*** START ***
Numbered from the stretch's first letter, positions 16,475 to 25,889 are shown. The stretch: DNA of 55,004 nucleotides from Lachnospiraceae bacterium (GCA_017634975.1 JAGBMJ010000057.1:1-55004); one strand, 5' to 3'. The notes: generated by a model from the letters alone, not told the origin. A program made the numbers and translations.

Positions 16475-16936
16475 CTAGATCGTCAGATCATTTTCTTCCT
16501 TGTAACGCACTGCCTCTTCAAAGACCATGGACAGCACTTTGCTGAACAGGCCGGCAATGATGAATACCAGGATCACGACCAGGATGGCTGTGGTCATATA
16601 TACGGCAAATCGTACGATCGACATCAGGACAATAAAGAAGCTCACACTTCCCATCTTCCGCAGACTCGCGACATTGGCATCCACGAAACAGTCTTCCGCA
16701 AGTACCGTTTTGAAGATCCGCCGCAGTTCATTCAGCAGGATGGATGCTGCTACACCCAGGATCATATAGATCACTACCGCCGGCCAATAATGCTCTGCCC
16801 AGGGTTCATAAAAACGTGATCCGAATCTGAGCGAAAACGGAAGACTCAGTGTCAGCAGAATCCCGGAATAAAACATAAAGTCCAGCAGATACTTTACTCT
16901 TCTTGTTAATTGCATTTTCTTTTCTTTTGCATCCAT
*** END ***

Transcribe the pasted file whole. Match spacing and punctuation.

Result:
Numbered from the stretch's first letter, positions 16,475 to 25,889 are shown. The stretch: DNA of 55,004 nucleotides from Lachnospiraceae bacterium (GCA_017634975.1 JAGBMJ010000057.1:1-55004); one strand, 5' to 3'. The notes: generated by a model from the letters alone, not told the origin. A program made the numbers and translations.

Positions 16475-16936
16475 CTAGATCGTCAGATCATTTTCTTCCT
16501 TGTAACGCACTGCCTCTTCAAAGACCATGGACAGCACTTTGCTGAACAGGCCGGCAATGATGAATACCAGGATCACGACCAGGATGGCTGTGGTCATATA
16601 TACGGCAAATCGTACGATCGACATCAGGACAATAAAGAAGCTCACACTTCCCATCTTCCGCAGACTCGCGACATTGGCATCCACGAAACAGTCTTCCGCA
16701 AGTACCGTTTTGAAGATCCGCCGCAGTTCATTCAGCAGGATGGATGCTGCTACACCCAGGATCATATAGATCACTACCGCCGGCCAATAATGCTCTGCCC
16801 AGGGTTCATAAAAACGTGATCCGAATCTGAGCGAAAACGGAAGACTCAGTGTCAGCAGAATCCCGGAATAAAACATAAAGTCCAGCAGATACTTTACTCT
16901 TCTTGTTAATTGCATTTTCTTTTCTTTTGCATCCAT